Another important aspect of your creative brief are the client’s brand guidelines. What are their fonts and brand colors? Does the client expect you to create the graphics or are they providing everything for you? Put that into the brief. All of this information is going to dictate what the experience is like.
What does the sign up process look like? What are the promo emails going to look like? I really want to know what is this experience? What are the stories? How are you getting people engaged as a producer? I want to be involved in the process as much as possible.
So having said that, then I want to know what’s the timeline for all of this? Depending on how many show presenters you have, how many products, if they have the gear, if they don’t have the gear, what’s the timeline for it? Because you, as the producer, you have to plan out your tech rehearsals and troubleshooting, all of that other stuff.
A good client is a client that follows instructions and a good client that follows instructions also understands the importance of a timeline in the creative brief.
I also want to know what the software as a service platform that they’re currently using and if I’m familiar with it. Does the client have an account manager at the live shopping platform? Is there someone I can call if something goes wrong? I want to have someone that I can get in touch with easily and quickly.
Once I’m done with the creative brief, I’m going to move into storyboarding. This is where I sit down with clients and we build out the entire flow of the event. How does it look and sound and feel. Do we start with a countdown timer or an intro video? Where do they want their logo?
Write out your storyboards and then provide visuals for your clients. The visuals will help clients understand exactly what their event is going to look and feel like. And then walk them through the storyboard. OK, here’s the first shot. You can see it’s a single person with our host and they’ll be demoing this product.
If your host is going to be interviewing, let’s say a data scientist, you could have them side-by-side. During the storyboarding process is a great time to ask who is going to be on camera left and who is going to be on camera right? Confirm that information with your client so you can build it into the storyboard and add the content in.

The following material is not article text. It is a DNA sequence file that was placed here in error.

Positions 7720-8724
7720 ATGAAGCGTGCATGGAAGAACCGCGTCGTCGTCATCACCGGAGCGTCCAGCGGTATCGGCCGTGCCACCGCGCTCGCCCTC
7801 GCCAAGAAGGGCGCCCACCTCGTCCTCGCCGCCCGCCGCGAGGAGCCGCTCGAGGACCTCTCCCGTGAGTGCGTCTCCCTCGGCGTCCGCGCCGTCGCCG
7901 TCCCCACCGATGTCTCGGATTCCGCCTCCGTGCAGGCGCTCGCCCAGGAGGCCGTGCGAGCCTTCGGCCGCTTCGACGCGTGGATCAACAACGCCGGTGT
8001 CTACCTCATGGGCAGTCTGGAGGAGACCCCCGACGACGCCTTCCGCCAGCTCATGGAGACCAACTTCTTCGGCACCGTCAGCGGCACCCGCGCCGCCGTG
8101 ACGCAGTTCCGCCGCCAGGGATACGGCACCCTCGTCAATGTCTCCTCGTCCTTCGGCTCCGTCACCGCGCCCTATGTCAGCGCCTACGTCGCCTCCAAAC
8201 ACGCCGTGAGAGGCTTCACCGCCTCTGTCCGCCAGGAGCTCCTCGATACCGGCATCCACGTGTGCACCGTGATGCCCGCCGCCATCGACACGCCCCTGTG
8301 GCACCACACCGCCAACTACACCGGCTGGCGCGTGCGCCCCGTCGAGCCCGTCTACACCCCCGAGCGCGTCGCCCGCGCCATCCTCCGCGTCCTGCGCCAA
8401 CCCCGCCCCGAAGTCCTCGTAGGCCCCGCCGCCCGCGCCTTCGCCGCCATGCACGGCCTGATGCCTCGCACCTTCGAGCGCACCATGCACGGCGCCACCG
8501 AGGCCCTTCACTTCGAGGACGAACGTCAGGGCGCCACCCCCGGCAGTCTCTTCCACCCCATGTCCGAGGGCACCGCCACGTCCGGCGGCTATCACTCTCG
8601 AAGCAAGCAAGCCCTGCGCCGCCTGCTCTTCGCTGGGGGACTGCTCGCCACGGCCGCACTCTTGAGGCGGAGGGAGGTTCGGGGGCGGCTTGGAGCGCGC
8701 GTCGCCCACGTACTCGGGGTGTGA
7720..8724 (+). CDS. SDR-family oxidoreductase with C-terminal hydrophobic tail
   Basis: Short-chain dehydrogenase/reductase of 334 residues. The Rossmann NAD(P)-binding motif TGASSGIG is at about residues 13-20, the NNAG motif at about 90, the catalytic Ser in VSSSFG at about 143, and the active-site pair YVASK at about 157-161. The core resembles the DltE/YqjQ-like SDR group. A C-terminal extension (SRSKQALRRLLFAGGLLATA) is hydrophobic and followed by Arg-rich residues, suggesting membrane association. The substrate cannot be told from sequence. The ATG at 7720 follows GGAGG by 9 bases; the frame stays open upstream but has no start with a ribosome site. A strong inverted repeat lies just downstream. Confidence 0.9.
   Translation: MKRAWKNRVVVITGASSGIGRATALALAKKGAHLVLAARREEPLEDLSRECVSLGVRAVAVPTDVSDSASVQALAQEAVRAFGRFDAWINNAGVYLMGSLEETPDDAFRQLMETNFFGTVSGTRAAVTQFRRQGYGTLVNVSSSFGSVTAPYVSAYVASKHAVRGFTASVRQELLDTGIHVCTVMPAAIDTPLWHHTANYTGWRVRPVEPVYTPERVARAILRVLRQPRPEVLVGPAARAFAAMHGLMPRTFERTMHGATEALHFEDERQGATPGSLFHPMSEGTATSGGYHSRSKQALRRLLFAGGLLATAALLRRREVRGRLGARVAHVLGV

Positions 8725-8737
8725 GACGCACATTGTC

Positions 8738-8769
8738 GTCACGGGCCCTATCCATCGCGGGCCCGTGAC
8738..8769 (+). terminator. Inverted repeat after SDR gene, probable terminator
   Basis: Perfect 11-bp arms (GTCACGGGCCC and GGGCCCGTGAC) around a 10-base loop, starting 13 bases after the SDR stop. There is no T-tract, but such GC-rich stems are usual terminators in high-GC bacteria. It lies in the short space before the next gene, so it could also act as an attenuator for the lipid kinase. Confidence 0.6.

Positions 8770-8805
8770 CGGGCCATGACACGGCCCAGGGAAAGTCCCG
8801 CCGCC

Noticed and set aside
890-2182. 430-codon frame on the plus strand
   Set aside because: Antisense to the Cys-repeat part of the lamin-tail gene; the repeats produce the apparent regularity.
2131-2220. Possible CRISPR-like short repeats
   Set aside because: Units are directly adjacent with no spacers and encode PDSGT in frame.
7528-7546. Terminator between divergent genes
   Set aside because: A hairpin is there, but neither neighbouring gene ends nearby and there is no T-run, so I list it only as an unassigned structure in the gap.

The storyboard phase is also where you’ll identify where b-roll is going to be played and when Q+A time will be. It’s a visual run of show for your live selling event.
Pro tip! Build out your entire show in Ecamm Live using your storyboard templates and walk your client through the show in Ecamm. This way you can show the movement, play the music, trigger the effects … and make any changes on the fly.
Run of Show and Video Script Maker
With the Video Script Maker, you just need to plug in the details and it’ll build your Run of Show for you. Enter the name of the show, the guest’s name, the guest’s bio, bullet points on what you want to cover, how to subscribe, what’s the CTA? All of those details go into the Script Maker and it gives you a finished Run of Show.
I have different categories. I have a hook, a bumper, an intro, an opening, a teaser… How do you actually say hi to the audience? The quote of the day, the guest intro, the main questions, and the setup. All of this goes into the run of show.
Walk Through Your Run of Show
Remember that your client doesn’t know what they don’t know. The run of show helps them understand how everything is going to go.
For example, a hook could be: “are you struggling with live streaming? If you’re sick and tired with fumbling with crappy quality on your smartphone, then now’s the time to check out Ecamm Live.”
Boom. And then you can roll a bumper video, whatever that’s going to be. Welcome back to Lights, Camera, Live where we shine a spotlight on the best and brightest marketers in the industry. We’re live. Done. You now have your intro and everyone understands what the experience is going to feel like for the viewers day of.
If it needs something, now you know and you have time to flesh it out a bit more.
A lot of what traps show hosts are the transitions. How do they move from one segment to the other? The run of show will give them those ideas so they feel comfortable and can flow through the content without it feeling dull.
One of the coolest things about the Video Script Maker is that it’ll also give you the times, so you’ll know how long the entire event is going to run and how long each segment is. That’s going to be hugely helpful for your client and show host to understand.
When I’m working with clients, I’ll just go ahead and print this out and share it to them. Then we’re all good to go. Everyone knows that we’re on page. We go through this in the tech rehearsal and it’s all good. Those are the things to be mindful of when you’re working with clients and on-screen talent.
Be a Strategic Partner
Everything we’ve covered so far is all part of the planning and pre-production phase of the live selling experience. This phase is the most important because, without it, you’re never going to have a successful live selling event.
I would challenge everyone who wants to be a producer to also be a strategic partner to your client. Your goal is to make the show a success, but it’s also to make your client feel comfortable and confident throughout the process. All of the information and planning and practice helps your client feel more comfortable and results in a better show.
I also want to build good relationships with the live shopping platforms. If I can highlight the features and the functionalities and help them drive sales with their client, then I know that they’re going to refer me for their next live shopping lead. Win win.